coral-like 'cora ball' stops microfibres from your laundry ending up in the ocean

coral-like 'cora ball' stops microfibres from your laundry ending up in the ocean


every time we do our laundry, our clothes shed tiny fibres which get washed down the drain and eventually end up in the sea. unlike microbeads, which can be banned, everyone who wears and washes clothes is contributing to pollution with microfibres, and the rozalia project—the start-up behind cora ball—has figured out a way to catch these plastic and chemical-covered strands before they reach our waters.

images courtesy of the rozalia project/ cora ball

the cora ball has been created by the seattle university alumni-founded statrup rozalia project, and as its name would suggest, takes influence from the coral found naturally in the ocean in order to mimic the way it catches tiny things flowing around in water. considering that most washing machines do not have filters, and the ones that do are only good for catching stray coins and keys that get left in our pockets, to prevent tiny fibres from accumulating in the ocean the cora ball needed to filter fibres whilst allowing water to recreating the structure of this ocean plant, the ball catches excess fuzz as it spins around.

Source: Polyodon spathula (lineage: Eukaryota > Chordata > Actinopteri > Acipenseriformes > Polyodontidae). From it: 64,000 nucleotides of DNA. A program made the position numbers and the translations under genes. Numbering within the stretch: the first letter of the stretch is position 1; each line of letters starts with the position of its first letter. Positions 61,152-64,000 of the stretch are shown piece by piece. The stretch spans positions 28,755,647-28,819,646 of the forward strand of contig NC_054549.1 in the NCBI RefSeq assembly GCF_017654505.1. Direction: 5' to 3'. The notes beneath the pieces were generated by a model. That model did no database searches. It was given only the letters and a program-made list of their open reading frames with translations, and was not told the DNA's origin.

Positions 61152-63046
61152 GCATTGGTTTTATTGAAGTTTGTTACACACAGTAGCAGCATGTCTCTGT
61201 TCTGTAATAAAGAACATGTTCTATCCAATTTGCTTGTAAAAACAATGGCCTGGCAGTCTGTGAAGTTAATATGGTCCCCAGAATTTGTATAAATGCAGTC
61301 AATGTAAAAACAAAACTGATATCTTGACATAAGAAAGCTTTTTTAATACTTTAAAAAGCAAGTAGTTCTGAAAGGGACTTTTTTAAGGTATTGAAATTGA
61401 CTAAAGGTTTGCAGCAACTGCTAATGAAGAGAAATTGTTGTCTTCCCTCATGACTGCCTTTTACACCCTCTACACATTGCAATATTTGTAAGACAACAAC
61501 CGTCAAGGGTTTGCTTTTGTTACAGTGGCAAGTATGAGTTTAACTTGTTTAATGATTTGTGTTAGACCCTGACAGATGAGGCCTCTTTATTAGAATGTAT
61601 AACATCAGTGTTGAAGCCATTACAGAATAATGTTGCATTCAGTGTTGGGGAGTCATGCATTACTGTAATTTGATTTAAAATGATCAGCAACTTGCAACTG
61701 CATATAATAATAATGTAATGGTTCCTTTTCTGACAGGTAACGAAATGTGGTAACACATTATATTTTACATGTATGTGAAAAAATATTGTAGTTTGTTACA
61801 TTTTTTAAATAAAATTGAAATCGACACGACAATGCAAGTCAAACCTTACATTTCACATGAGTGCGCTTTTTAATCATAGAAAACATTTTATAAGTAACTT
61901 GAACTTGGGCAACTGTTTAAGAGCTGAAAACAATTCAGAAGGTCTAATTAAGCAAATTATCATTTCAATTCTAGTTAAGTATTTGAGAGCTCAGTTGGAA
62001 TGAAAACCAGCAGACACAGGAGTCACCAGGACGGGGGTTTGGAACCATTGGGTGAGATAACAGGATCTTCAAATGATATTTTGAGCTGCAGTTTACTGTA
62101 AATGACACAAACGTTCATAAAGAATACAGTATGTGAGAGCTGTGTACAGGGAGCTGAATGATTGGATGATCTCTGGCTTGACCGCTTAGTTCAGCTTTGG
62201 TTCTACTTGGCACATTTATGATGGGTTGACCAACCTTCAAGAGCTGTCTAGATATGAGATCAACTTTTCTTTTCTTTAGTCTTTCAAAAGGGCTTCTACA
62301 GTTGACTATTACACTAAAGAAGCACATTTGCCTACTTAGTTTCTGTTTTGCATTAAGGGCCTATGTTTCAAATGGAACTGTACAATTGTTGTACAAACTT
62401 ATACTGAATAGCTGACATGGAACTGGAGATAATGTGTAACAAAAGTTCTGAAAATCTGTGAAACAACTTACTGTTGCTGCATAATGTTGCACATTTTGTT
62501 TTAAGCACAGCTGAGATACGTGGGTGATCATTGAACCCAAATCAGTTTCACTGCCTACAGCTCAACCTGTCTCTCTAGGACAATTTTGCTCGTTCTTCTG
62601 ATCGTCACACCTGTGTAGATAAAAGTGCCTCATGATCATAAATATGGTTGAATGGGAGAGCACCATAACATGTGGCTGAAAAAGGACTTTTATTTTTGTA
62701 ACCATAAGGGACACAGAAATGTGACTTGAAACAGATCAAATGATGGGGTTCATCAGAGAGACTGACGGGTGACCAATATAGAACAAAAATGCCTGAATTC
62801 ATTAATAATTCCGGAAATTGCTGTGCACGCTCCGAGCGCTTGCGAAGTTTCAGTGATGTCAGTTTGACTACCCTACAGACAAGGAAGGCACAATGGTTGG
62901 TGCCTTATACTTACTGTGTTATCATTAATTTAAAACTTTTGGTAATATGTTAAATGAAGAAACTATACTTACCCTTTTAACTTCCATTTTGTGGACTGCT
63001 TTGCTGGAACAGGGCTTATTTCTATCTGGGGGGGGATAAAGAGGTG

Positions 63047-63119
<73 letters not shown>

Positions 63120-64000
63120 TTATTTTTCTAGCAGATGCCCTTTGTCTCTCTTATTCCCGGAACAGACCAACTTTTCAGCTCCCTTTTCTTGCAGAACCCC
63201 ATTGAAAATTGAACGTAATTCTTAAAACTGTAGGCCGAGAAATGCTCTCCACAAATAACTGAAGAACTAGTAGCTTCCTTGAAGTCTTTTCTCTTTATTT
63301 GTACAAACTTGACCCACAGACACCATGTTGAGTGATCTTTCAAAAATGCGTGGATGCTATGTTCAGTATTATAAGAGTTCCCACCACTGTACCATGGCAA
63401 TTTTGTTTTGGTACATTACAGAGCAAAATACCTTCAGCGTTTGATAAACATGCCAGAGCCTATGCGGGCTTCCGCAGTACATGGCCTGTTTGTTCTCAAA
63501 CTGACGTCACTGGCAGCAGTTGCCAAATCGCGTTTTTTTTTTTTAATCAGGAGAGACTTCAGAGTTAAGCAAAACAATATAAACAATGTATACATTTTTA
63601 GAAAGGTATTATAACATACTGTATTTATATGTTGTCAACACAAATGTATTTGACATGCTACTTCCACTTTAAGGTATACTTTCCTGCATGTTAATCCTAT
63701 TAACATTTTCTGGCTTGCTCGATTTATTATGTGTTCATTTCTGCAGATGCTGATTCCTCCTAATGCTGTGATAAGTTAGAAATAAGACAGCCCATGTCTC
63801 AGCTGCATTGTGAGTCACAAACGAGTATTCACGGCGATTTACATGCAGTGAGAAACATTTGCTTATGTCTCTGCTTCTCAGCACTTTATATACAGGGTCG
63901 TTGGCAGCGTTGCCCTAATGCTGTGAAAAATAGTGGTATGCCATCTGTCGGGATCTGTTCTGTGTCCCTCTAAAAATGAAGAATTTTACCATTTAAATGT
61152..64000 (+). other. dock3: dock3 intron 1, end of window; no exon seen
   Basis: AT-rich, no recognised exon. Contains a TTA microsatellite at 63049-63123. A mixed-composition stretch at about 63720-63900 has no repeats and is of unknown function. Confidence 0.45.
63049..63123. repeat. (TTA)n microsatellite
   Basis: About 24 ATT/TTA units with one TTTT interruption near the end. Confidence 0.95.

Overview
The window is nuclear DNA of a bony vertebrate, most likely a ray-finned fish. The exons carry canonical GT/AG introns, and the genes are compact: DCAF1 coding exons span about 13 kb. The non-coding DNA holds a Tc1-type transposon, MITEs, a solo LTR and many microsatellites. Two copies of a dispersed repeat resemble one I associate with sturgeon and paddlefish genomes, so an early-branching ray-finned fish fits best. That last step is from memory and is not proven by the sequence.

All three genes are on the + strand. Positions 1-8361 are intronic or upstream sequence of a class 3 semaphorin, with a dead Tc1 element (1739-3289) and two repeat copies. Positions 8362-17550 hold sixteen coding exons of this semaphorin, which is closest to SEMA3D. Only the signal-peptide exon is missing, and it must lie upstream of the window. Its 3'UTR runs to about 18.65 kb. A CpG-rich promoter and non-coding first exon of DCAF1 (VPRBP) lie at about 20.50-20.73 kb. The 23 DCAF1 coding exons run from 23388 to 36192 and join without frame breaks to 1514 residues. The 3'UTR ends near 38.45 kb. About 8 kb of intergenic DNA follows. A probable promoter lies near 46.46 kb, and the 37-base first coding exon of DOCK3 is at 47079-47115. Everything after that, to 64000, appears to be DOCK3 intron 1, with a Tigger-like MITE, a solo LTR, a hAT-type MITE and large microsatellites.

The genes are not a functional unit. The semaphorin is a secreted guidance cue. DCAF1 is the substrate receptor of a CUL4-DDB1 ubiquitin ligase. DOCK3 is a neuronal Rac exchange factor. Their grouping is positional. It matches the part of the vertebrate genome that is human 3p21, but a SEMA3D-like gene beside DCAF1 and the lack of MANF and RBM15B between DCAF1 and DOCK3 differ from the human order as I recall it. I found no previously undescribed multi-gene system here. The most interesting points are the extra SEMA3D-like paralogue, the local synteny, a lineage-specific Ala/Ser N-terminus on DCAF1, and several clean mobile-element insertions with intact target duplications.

3D printed from 100% recycled and 100% recyclable plastic, the cora ball has been designed to protect our public waterways from a host of potentially harmful materials and chemicals. in the US, clothes are 60% plastic. although the rest may be made from natural materials, they are often covered in dyes, heavy metals and other chemicals. so, the cora ball aims to catch all of this manmade material before it ends up throughout the marine ecosystem, in the bellies of fish, and ultimately, on our plates.


equipped with fibre-catching stalks, the cora ball fits neatly into your machine with your laundry, picking up fibres as it goes. once you’re finished, just pick out the fuzz and pop it into the trash. in the future, the rozalia project want to go on to find ways to upcycle these microfibres into new clothes.




  • Why couldn’t you just have a fine filter on the outlet drain tube? Saves the resources to produce the complex ball & simplifies the removal of the fine strands.

    Wes T says:
  • i will like to help , by buying them, where can i get

    patricia henry says:

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